It’s a digital world, and pharmaceutical manufacturers recognize that digital technology adoption and innovation are essential for driving growth. In Accenture’s global research study of 931 senior executives, 90 percent agreed that the key to delivering higher operational efficiency and hyper-personalized experiences is innovation with connected and intelligent technologies.
Despite this widespread acknowledgement that digital is key, only 40 percent of pharmaceutical company leaders believe their businesses and operations are ready to innovate with connected and intelligent technologies, and most are skeptical that they will be ready within the next 3 years.
Fortunately, Industry X.0 offers a path forward for pharmaceutical manufacturers to take advantage of digital capabilities. According to Accenture’s Eric Schaeffer, in his book, Industry X.0: Realizing Digital Value in Industrial Sectors, life sciences companies that embrace the new connected industrial workforce, digital product development, data analytics, and platforms and ecosystems, will be positioned for competitive advantage, profit and growth.
However, life sciences executives see a number of obstacles in their way, including:
What’s interesting to me is the even representation across the top obstacles. None stand out as being significantly more challenging for companies to address than the others. On the positive side, life sciences executives surveyed are on board with adopting digital technologies. In other industries, poor support from top leadership is cited as a top five obstacle, but that’s not the case in life sciences—an encouraging sign that executives are willing to take steps to endorse Industry X.0 and adopt new operating models, production and value chains to create more value with digital.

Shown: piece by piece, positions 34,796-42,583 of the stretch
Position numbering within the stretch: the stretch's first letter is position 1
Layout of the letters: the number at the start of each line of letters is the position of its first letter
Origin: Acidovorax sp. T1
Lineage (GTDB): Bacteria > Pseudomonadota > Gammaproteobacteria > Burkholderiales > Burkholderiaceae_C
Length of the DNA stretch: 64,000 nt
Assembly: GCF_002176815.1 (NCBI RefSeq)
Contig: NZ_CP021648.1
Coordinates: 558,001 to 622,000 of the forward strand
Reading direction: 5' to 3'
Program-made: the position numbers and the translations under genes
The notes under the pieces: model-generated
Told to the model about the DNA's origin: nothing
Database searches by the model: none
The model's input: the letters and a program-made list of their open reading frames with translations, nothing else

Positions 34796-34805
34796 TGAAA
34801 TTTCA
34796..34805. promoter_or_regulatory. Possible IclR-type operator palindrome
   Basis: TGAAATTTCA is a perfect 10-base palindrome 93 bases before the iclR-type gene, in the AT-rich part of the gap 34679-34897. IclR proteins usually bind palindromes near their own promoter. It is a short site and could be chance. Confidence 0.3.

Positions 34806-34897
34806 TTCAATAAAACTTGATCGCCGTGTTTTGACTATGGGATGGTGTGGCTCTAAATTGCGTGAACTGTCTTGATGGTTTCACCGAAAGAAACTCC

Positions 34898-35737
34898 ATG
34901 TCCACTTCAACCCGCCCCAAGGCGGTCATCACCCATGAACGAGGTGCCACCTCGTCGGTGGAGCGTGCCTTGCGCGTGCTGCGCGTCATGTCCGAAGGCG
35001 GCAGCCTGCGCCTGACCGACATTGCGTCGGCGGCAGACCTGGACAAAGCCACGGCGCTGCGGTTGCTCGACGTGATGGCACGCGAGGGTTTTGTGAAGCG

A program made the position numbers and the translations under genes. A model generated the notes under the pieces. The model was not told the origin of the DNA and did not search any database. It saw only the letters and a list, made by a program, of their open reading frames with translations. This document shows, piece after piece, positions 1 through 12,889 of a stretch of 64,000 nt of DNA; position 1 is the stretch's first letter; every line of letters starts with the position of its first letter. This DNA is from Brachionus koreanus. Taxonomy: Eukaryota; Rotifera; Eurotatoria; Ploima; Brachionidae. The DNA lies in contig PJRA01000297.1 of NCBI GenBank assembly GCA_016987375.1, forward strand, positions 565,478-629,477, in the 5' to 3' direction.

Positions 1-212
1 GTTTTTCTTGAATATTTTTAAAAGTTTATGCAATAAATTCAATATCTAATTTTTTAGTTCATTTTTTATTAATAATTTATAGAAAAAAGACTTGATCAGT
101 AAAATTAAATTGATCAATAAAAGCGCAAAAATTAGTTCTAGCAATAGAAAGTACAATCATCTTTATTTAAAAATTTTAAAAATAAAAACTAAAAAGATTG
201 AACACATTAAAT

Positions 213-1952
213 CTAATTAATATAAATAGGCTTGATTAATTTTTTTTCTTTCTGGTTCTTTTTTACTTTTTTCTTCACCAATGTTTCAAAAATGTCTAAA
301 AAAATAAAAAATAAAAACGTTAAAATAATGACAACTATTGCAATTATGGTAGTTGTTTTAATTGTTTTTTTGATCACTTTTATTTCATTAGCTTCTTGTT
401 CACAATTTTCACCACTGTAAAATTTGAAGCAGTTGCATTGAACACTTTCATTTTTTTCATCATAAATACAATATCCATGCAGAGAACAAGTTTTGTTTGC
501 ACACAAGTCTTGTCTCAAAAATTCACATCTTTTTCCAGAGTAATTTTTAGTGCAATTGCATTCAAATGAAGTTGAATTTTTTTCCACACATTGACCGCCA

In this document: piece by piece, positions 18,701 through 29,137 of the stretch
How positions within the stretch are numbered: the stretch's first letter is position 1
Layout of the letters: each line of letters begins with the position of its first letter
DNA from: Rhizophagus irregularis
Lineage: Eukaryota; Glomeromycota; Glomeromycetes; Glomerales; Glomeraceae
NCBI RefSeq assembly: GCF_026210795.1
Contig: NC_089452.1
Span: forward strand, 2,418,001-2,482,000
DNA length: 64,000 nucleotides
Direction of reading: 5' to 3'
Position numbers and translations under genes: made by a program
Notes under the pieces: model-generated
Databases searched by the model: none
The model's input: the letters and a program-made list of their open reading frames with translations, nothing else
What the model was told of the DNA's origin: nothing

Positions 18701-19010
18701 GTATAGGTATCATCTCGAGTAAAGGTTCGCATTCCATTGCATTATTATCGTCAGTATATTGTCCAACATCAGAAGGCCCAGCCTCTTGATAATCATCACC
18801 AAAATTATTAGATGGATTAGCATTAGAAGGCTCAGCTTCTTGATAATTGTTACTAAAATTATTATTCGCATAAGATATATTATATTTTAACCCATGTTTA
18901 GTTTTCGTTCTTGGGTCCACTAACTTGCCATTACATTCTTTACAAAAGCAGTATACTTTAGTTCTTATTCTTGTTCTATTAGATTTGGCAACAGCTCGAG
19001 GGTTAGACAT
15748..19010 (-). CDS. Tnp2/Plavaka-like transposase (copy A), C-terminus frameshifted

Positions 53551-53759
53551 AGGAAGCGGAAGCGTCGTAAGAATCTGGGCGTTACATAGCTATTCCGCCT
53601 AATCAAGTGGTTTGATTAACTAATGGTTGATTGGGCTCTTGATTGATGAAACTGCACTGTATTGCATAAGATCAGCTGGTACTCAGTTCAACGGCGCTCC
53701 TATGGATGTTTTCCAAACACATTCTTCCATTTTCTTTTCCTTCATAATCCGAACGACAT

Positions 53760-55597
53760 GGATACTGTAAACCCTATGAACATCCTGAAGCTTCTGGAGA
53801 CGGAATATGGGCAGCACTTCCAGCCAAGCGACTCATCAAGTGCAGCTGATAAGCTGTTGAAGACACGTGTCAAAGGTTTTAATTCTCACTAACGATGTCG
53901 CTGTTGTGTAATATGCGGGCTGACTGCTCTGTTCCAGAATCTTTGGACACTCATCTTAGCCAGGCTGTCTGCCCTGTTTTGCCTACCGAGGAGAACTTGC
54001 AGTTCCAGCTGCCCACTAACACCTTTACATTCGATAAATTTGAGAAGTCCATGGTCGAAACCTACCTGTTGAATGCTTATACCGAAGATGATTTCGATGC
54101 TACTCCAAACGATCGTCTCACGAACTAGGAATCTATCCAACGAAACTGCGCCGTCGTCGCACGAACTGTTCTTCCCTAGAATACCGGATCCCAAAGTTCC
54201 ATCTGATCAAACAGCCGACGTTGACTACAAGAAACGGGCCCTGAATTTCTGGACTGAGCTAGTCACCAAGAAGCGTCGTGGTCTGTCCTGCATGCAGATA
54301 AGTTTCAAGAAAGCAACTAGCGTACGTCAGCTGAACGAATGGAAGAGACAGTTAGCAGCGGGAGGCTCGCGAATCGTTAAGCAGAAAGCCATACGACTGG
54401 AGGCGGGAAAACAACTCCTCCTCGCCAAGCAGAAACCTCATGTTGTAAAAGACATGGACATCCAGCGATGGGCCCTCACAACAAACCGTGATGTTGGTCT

To reinvent their business with Industry X.0 and meet these challenges proactively, Accenture recommends pharma companies build six core capabilities:
Industry leaders are already moving ahead of their competitors in several of these capabilities.
Sanofi, for example, has invested $5.5 billion in building digital plant capabilities, including robot coworkers, augmented reality for technicians on the shop-floor and a digital twin to simulate future scenarios. And in its facilities in Geel (Belgium) and Framingham (Massachusetts, United States), the company has installed sensors across its production process—sensors that generate over one billion data points in each manufacturing cycle—enabling it to maintain high yields and perform predictive maintenance.
Novartis is another company embracing Industry X.0 capabilities. In late 2016, the company partnered with Vodacom and the Kaduna State Ministry of Health to launch a mobile healthcare platform in Nigeria. SMS for Life 2.0 is a Roll Back Malaria Partnership initiative that allows public healthcare facilities to monitor stock levels of essential medicines such as antimalarials, HIV treatments and vaccines, with the potential to extend it to treatments against noncommunicable diseases.
Building these six competencies and adopting the Industry X.0 principles and practices will enable pharmaceutical manufacturers and other life sciences companies to future-proof their business and unlock significant financial gains.
If you’d like to learn more about our research, read Industry X.0 for Pharmaceutical Manufacturers: Unlocking the power of digital.